Colorado TE catching up after big switch
Midway through his junior season at Colorado, Nick Kasa's football career was going nowhere, and his future appeared to be headed toward utilizing his communications major.
The 6-foot-6, 269-pound Kasa was a backup defensive end who had started one game in his college career.
"A year ago when I was playing on defense, I was almost planning to finish up my college career and be done with football," he said.
Seeking a way to be more relevant, Kasa had a conversation with head coach Jon Embree.
"I wasn't doing much on defense, kind of not fitting into what we were doing there," he said. "I was playing D-tackle and D-end, going back and forth, and wasn't getting much time. I went to Coach Embree and just asked him if he could use me anywhere else.
"I felt I could do more for my team. I told him, 'I'll play any position, move to offense, wherever,' if I could do more, just be more of an impact. I said I'd play on any special teams."
Kasa got his wish to play on special teams, but more important he got a handful of reps at tight end in each of the Buffaloes' final four games.
The following spring he made the full-time transition to offense. Last fall, he started all 12 games and caught 25 passes for 391 yards, utilizing his 4.71 speed in the 40-yard dash to average an impressive 15.6-yard average per catch.
While Colorado's disappointing 1-11 season resulted in the entire coaching staff being fired, Kasa's performance earned him an invitation to February's NFL scouting combine. Despite his obvious physical blessings of size and speed, the transformation required a massive amount of hard work, and he's still a work in progress.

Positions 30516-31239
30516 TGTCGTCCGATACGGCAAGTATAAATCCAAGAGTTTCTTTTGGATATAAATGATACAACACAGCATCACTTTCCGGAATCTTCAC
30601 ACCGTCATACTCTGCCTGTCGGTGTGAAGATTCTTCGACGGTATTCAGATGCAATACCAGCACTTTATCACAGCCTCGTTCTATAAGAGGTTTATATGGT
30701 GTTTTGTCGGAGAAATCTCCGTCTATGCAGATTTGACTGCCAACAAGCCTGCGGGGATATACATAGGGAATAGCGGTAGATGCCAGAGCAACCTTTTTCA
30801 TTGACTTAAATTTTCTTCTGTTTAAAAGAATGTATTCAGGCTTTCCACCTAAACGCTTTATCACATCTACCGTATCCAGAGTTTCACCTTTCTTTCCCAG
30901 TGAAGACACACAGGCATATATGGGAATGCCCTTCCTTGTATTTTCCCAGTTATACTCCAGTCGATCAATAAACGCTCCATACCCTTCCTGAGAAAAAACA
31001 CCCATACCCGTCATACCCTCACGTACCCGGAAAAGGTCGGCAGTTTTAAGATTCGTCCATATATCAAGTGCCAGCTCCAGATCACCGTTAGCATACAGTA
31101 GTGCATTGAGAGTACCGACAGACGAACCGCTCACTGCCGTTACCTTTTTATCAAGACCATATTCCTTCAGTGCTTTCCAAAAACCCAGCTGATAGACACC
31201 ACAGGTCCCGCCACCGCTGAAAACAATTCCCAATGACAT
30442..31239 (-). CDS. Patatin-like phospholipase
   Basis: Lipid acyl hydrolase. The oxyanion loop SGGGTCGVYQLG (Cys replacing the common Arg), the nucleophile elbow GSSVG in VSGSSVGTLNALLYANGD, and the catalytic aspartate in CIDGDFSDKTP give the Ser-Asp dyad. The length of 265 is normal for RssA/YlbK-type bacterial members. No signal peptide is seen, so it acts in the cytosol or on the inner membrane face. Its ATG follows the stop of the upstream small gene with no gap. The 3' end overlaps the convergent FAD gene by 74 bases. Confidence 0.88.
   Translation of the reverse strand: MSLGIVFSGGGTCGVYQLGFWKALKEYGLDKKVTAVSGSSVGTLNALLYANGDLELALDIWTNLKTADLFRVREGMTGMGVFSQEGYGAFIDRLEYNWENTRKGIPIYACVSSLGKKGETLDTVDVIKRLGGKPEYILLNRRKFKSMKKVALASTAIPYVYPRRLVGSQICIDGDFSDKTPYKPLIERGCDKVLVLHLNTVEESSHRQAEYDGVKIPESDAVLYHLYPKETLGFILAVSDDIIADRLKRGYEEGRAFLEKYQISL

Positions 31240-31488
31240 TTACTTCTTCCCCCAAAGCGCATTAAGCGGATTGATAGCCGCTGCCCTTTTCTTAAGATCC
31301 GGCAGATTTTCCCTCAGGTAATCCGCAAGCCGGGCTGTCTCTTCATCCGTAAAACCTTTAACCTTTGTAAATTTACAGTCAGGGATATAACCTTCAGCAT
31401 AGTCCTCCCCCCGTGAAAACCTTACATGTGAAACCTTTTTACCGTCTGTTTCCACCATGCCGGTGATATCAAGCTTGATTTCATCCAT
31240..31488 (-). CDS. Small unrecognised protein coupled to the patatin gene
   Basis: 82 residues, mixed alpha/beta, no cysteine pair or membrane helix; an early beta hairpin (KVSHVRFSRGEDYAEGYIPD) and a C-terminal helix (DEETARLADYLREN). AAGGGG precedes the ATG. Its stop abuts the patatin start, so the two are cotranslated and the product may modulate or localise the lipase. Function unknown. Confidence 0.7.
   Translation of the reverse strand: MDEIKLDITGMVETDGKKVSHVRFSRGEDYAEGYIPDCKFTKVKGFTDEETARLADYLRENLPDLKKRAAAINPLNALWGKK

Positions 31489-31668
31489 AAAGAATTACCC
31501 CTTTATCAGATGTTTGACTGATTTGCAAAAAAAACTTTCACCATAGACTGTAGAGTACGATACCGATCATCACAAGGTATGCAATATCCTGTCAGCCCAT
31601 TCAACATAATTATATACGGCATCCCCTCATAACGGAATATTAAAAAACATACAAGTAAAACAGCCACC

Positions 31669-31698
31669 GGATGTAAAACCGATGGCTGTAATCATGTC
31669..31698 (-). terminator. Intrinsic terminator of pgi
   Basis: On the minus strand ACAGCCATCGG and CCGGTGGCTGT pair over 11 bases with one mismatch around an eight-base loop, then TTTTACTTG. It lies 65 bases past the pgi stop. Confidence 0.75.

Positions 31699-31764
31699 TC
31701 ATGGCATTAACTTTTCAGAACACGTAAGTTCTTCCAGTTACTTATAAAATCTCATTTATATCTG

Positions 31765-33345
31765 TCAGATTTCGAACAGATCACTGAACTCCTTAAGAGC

Kasa caught thousands of balls fired from the Jugs machine in daily drills, and he worked extensively with Embree and Colorado tight ends coach and passing game coordinator J.D. Brookhart.
"They both helped me out tremendously, watching film with guys coach Embree coached before in the NFL," Kasa said. "We watched a lot of film on (the Patriots' Rob) Gronkowski."
Kasa isn't at the same level as the draft's top tight ends. Notre Dame's Tyler Eifert is a likely first-round pick. Stanford's Zach Ertz and San Diego State's Gavin Escobar are probable second-round selections. But the former defensive lineman should hear his name called during the NFL draft during Rounds 4-7 on April 27.
He has no character concerns, unlike a couple other highly regarded tight ends. Cincinnati's Travis Kelce and Michigan State's Dion Sims were each suspended for the entire 2010 season; Kelce for a failed drug test and Sims for his role in a theft ring.
While still raw at his new position, Kasa has "undeniable upside," according to Pro Football Weekly's 2013 Draft Preview, which adds that he "flies down the field," is "highly competitive" and has "outstanding work ethic."
A year ago, Kasa couldn't have imagined the scenario that brought him to this point.
"I didn't see this coming," he said at the combine. "The switch to tight end really opened doors to me, and it brought back the love of the game. It was kind of a revelation.
"I didn't know I'd come this far."
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